I am gradually switching to LED bulbs at home. I believe that’s the way to go if you want to trim your electricity bill. These bulbs are super efficient in terms of power consumption, last longer and also have a nice glow. But I find the new terminology a bit confusing.

Let me explain: In the days of incandescent bulbs—those round bulbs that we grew up using —we had benchmarks for brightness: 40 watts, 60 watts, 100 watts and so on.

Some years ago, we switched from the power-guzzling incandescent bulbs to the more energy-efficient CFLs (compact fluorescent lamps), and we learned, by trial and error, that for light equivalent to a 100-watt bulb, one would require a 20- to 23-watt CFL (I hate the design; they stick out of shades).

I now want to switch to LED (light emitting diode) bulbs: Yes, they are still quite expensive, but the prices are coming down.

I am looking for an LED bulb with brightness comparable to a 100-watt incandescent bulb or a 23-watt CFL, but I don’t have a benchmark for wattage of LED bulbs: I do not know how many LED watts will give light equal to standard 100 watts. Would a 12-watt LED bulb be enough? I don’t want to make an expensive mistake.

And this is what I’ve picked up from the Net: As you switch from incandescent bulbs and CFLs to LEDs, you have to learn a new word—“lumen". It’s a measure of brightness.

A comparison of watt and lumen output for different types of bulbs.

You’ll find any number of simple charts on the Net that explain the watts-to-lumens ratio. Even if there’s a slight difference in the watt and lumen figures over two sets of charts, you get a good idea of what to look out for when buying an LED bulb.

So to replace a 100-watt incandescent bulb or an equivalent 23-watt CFL, I should ideally get an LED bulb that gives me more than 1,300 lumens. According to the charts, an LED bulb that gives light equivalent to a 100-watt incandescent consumes only 18 watts of power. But again: check the package for lumens.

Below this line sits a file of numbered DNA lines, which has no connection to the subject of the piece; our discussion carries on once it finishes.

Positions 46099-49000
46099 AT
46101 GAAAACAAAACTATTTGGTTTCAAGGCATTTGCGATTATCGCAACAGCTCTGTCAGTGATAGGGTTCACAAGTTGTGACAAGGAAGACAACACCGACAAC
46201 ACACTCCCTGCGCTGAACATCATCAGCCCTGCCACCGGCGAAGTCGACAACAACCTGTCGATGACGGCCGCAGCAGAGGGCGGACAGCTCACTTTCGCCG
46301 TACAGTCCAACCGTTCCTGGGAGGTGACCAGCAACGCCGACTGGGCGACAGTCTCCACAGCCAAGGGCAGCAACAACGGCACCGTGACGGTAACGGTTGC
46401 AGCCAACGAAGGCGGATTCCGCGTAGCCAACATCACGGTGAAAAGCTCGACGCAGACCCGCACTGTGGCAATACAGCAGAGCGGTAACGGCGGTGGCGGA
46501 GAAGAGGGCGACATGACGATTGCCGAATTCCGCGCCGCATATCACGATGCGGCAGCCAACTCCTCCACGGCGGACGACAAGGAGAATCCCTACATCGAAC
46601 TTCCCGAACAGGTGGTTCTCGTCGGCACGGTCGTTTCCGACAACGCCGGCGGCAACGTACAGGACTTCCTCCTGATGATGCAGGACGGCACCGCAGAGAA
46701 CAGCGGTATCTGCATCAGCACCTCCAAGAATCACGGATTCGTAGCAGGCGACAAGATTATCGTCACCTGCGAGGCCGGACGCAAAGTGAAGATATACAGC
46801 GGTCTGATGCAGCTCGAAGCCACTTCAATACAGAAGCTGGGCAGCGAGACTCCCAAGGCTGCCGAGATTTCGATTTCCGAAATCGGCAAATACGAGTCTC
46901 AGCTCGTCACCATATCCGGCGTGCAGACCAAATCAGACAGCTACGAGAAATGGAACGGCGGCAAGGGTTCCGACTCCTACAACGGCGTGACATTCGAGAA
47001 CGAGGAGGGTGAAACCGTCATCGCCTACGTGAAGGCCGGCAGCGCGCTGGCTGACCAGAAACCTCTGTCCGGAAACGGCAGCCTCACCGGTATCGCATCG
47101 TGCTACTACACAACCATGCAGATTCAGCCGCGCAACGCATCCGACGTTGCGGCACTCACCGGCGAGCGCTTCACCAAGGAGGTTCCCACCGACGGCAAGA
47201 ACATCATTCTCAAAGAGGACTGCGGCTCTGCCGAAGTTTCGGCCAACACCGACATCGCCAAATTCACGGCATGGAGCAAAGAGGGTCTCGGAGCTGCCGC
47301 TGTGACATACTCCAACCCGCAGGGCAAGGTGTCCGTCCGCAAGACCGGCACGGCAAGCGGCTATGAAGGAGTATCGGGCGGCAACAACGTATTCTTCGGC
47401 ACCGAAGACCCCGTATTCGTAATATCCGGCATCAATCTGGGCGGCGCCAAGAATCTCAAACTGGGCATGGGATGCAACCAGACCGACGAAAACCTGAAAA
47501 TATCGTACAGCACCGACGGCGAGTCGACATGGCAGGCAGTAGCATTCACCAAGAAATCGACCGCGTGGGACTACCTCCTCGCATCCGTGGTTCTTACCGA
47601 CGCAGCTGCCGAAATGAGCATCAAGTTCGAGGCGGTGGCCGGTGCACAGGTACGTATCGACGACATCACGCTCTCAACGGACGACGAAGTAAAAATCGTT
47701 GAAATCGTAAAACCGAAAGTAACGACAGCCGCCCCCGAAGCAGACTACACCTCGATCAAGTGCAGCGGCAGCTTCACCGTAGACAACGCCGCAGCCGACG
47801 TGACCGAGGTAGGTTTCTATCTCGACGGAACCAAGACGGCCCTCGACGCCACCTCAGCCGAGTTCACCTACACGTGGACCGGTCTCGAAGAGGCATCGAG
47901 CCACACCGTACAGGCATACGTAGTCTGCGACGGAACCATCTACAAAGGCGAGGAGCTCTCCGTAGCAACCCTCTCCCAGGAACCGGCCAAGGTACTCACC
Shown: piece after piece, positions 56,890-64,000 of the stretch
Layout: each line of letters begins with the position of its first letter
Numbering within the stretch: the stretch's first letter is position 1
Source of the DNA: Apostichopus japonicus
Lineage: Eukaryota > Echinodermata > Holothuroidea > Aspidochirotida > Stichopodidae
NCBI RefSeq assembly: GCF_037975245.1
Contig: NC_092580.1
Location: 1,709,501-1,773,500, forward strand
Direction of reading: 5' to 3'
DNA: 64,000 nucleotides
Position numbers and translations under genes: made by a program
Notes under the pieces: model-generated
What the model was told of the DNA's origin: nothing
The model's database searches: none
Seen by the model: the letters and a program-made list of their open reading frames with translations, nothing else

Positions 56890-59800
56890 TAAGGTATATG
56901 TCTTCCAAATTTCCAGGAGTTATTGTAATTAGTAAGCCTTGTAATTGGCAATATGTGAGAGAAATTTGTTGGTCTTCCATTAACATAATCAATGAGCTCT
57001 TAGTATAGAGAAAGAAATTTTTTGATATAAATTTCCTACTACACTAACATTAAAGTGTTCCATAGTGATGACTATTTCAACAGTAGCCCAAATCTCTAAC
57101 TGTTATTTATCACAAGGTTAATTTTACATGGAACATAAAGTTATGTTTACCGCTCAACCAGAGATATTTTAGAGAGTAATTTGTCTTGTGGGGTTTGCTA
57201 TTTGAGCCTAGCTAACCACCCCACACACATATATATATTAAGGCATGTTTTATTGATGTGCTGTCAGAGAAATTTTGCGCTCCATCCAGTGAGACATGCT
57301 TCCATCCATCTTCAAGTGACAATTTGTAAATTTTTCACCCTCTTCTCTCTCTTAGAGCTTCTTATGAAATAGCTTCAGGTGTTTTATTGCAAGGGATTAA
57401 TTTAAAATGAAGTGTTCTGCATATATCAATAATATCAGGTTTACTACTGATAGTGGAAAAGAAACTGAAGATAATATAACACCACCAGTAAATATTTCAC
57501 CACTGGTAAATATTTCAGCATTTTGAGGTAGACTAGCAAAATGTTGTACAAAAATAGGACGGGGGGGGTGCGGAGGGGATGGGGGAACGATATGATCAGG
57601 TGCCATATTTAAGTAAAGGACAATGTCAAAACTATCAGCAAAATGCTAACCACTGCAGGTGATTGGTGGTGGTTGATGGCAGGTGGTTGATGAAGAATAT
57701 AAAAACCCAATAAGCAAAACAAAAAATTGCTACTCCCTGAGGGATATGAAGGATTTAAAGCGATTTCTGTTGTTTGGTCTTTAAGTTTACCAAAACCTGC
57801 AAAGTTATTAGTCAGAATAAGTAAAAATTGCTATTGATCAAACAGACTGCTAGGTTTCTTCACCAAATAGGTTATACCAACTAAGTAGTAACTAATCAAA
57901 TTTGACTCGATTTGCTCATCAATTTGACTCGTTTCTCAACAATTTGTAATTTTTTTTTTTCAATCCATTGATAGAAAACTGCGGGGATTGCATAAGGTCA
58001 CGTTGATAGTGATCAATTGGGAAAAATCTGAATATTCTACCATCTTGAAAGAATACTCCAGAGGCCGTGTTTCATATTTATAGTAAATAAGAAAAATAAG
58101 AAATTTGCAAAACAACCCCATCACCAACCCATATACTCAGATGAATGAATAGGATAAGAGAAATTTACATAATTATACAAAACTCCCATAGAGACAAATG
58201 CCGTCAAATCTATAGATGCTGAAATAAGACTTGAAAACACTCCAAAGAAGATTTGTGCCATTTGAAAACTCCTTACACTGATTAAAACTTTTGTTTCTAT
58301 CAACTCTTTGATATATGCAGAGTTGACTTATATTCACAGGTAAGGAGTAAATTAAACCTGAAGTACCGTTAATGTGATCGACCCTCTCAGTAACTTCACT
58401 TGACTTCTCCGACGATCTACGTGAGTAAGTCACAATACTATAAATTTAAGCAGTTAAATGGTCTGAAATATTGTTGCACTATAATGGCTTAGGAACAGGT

The scientists who invented the key piece of technology behind LEDs won this year’s Nobel Prize in Physics. The Nobel press release says, “The most recent record (for LED efficiency) is more than 300 lumen/watt, which can be compared to 16 for regular light bulbs and close to 70 for fluorescent lamps… LEDs last up to 100,000 hours, compared to 1,000 for incandescent bulbs and 10,000 hours for fluorescent lights."

Talking of longevity, I came across an interesting story on the Net. In 1924, the manufacturers of incandescent light bulbs formed a cartel to deliberately reduce the lifespan of their bulbs. The purpose was to increase the sales, and make more money.

The group, known as the Phoebus Cartel, reduced the expected life of a light bulb to 1,000 hours. Till then, the lifespan of a bulb was around 2,000 hours. In short, the manufacturers engaged in large-scale “planned obsolescence". The cartel carried on for nearly 15 years before it collapsed at the start of World War II.

Since then, we’ve come a long way in terms of efficiency.

However, in India, as things stand, not all companies print the lumens upfront on the box. And my neighbourhood shopkeeper doesn’t have a clue when I ask him about lumens. Even when you shop online, several brands of LED bulbs don’t give lumens in “product details". On the other hand, if you look at product details on the LED bulb package on any foreign website, it will mention the lumens upfront.

The other information that helps you choose an LED bulb is light temperature which determines its colour—warm or white. It is measured in Kelvin (K). The temperature ranges from 2,700-5,000K—in which the lower number indicates warm light. For daylight tones, the suggested temperature is 5,000K.

For my reading lamp, I have switched to a 1,055 lumen, 12.5 watt, warm white (3,000K) LED bulb. I feel it’s as bright as the CFL I replaced, and the glow is much nicer. And the good thing is even if I doze off with the light on it won’t burn a hole in our monthly budget.

Shekhar Bhatia is a science buff and a geek at heart.